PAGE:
1. FREE: "Free Book Shows You How to Write Sneaky Advertising That..."
2. NEW: "Powerful New Seminar Teaches..."
3. AT LAST: "At Last.. A Bakery That Only Uses..."
4. THIS: "This New Invention Stops..."
5. ANNOUNCING: "Announcing The Hottest New Sandwich..."
6. WARNING!: "Warning! Some Dog Groomers Wrap a Noose..."
7. JUST RELEASED: "Just Released: Psychologist's Study Reveals Little-Known..."
8. NOW: "Now You Can Stop Any Attacker"
9. HERE'S: "Here's How A 95-Pound Granny.."
10. THESE: "These Three Very Italian Men Make a Pizza..."
11. WHICH OF: "Which of these Hot Bodies Would YOU Like to Show Off"
12. FINALLY: "Finally... A Self-Improvement Seminar.."
13. LOOK: "Look! Now You Can Buy Cotton Candy..."
14. PRESENTING: "Presenting the Easiest Way Ever to..."
15. INTRODUCING: "Introducing the Only Ice Stand in Philly..."
16. HOW: "How to Sing Like an American Idol in 90 Days"
17. AMAZING: "Amazing New DVD Lowers Your Blood Pressure..."
18. DO YOU: "Do You Know How to Stop a Wild Dog Attack"
19. WOULD YOU: "Would You Trade $5 For x"
20. CAN YOU: "Can You Be Sure Your Child Won't..."
21. IF YOU: "If You Hate Cleaning Your Pool, ..."
22. STARTING TODAY: "Starting Today You Can Dance 97% Better"
6) 12 Ways To Lure Your Readers Into Your Copy:
Example Headline: "Just Released! Psychologist's Study Reveals Little-Known Speaking Patterns That Immediately Put Rude Salespeople in Their Place."
1. Continue the Thought In The Headline: "You know the rude salespeople we mean. The ones with the big mouths..."
2. Ask a Question: "How would you handle yourself in a situation like this?"
3. Quote a Respected Authority: "According to communication psychologist R. Butler Sinclair, there..."
4. Give 'Em a Free Taste: "The next time you're confronted by a pushy salesperson, do this: Wait until..."
5. Challenge Them to Prove it Works: "Here's what we want you to do. Read pages 8 and 9 of this book - no more. Then go.."
6. Start with a Story of Skepticism: "When we first received the manuscript from the author, we were skeptical..."
7. Tell What Others are Saying (Bandwagon Effect): Testimonials: "Nobody hates obnoxious salespeople more than I do.."
8. Play Reporter: "Philadelphia, PA - A New York psychologist..."
9. Get Personal With You, You, You: "Have you ever been hassled... Do you hate when people... Would you like to know... "
10. Tell a Dramatic Story: "According to communication psychologist R. Butler Sinclair, there's no longer any need for anyone to feel intimidated."
11. Give Super-Detailed Specs: "This amazing new book - a hefty 8.5x11-inch leather-bound, hardcover beauty, is jamed packed over 443 pages.."
12. Lure Them With a Very Short Sentance: "Don't you hate it?" "It makes me sick." ""
7) 360-Degrees of Attention-Getting Power - Use circle-shaped ads instead of common square/rectangular.
8) The Reverse-Type Pitfall - Don't do it. Reverse-type is light words on dark background.
9) Crush Your Competition With Extreme Specificity - Be extremely specific and descriptive when describing your product/service.
10) The Famous Ogilvy Principle - Start body copy with a Drop Initial. Massive oversized letter. Always run pics with captions!
11) The Psychology of Typefaces - Sans-serif for online (Arial, Verdana) and Serif for print (Helvetica, Times, etc.)
12) Insist on the Pro-Design Difference - Use a real graphic designer. Period.
13) The Power of Questions - They captivate and cause "open loops" in people's brains.
14) The "Granny Rule" of Direct Mail - Relate to your reader. Talk to them like a friend and make them like you.
15) The Psychology of "Social Proof" - People believe testimonials. Always use them!
16) The Guillotine Principle - Use pictures of heads and faces in ads. Preferably smiling and relevant to the offer.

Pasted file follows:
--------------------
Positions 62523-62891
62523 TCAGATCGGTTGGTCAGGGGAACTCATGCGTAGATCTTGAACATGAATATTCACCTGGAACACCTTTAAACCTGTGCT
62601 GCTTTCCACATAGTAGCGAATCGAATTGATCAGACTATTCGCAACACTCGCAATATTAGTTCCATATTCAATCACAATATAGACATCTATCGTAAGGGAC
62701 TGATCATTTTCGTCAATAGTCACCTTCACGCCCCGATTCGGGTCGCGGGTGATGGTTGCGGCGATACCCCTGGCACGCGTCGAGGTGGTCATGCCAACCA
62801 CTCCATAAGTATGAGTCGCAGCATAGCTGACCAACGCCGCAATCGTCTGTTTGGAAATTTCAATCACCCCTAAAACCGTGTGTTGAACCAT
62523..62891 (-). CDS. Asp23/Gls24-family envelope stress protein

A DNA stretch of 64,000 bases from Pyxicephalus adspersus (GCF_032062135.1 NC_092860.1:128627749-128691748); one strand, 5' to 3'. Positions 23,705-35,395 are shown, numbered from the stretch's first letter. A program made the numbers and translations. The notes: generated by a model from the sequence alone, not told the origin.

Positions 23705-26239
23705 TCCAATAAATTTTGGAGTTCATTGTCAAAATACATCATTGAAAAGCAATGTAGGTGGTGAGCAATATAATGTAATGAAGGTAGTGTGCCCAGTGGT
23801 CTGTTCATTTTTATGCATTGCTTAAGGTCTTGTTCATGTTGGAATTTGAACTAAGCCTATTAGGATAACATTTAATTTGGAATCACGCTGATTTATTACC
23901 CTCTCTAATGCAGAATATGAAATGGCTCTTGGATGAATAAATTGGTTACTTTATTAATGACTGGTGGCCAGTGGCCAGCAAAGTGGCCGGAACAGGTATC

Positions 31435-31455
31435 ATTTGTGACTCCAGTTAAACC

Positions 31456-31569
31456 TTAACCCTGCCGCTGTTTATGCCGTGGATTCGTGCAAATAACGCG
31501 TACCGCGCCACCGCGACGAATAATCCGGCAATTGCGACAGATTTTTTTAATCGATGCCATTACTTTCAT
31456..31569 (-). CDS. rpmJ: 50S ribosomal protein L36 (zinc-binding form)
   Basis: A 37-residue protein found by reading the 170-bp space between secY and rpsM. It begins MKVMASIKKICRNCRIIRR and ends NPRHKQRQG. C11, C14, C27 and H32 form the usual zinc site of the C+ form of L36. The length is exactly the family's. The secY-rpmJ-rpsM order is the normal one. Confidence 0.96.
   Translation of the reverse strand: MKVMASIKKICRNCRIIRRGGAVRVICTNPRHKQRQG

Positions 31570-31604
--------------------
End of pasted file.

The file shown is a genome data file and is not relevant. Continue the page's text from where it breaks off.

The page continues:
17) PVAs - The Easy Way to Boost the Power of Your Copy - Powerful Visual Adjectives. "Rake in $2500 Cash Weekly!"
18) Directing Mental Movies -
1. Visual words (sight)
2. Auditory words (sound)
3. Kinesthetic words (feeling or emotions)
4. Olfactory words (smell)
5. Gustatory words (taste)
19) Battling Human Inertia - Get people to take ACTION! 1. Make it easy to act. 2. Ask for action.
20) Establish Your Unique Selling Proposition - Tell them the real reason why they should PREFER you! Be serious and descriptive!
"Don't try to be amusing. Spending money is a serious matter."
21) Buy Your Own Island - Don't pay for a full-page ad. Use a Half-Page Island, which is a centered half-page ad that takes up space.
22) Authority Positioning - Become an authority in your industry. Share all of your expertise in free reports and guest posts.
23) A Sales Letter in Survey's Clothing - Ask questions about their relationship to your product. Thank you for participation is OFFER.
24) Power Your Ads With Pictures - Ads with 50% visuals = 30% recall rate. Ads with 75% visuals = 50% recall rate. Show the product + in use.
Seven Best Types of Photos:
1. Children and babies.
2. Mothers and babies.
3. Groups of adults.
5. Sports scenes.
25) Grab 'em With Grabbers - Use something like a dollar bill or shot of change to grab attention. Tailor to niche.
26) Long Copy vs. Short - Long copy consistently outsells short. 2-hour sales visit vs. 5-minute visit. Who closes more?
27) Offer Testing - Find out what they want and give it to them. If they don't like your offer, change it!
28) Survey Power - What do people want? Ask them! Incentivize surveys. It all begins with research. Make it easy to reply.
29) Editorial Energizers - Make your ads look like News Editorials. "Camouflage"
"It has been found that the less an advertisement looks like an advertisement, and the more it looks like an editorial, the more readers stop and read."
30) The Coupon Persuader - Add a broken "coupon style" border to graphic ads. People are conditioned. Use "Double Coupons!" Light yellow bg tint.
31) 7 Online Response Boosters -
1. Best Frequency for E-Mailing - 31-35% => 1/week - 18% => 2-3/week - 13% => 1/month
2. CTRs - What to Expect - Declining for email. 1% for poorly crafted to rented lists. 20%+ for highly appealing offers to house list.
3. HTML vs Text - 60% have the ability to see HTML. HTML gets 200% better response rate. Some people block HTML. Must split test.
4. Best Way to Get Emails Opened - (60%+ is excellent open-rate) - 1. Familiar Sender. 2. Subject line must have their name. 3. Targetted offer.
5. Ad Size and Readership - Leaderboards and Skyscrapers outperform regular banners. Large > small. DHTML > non-interactive.
6. Animation Click-Through Booster - Animated = 15% higher than non-animated. Movement catches attention.
7. Mystery Ads Score High Click-Throughs - but low conversions to sales. Poor targetting. Don't confuse clicks for sales.
32) Multi-page Your Way to Success - (only applies to print)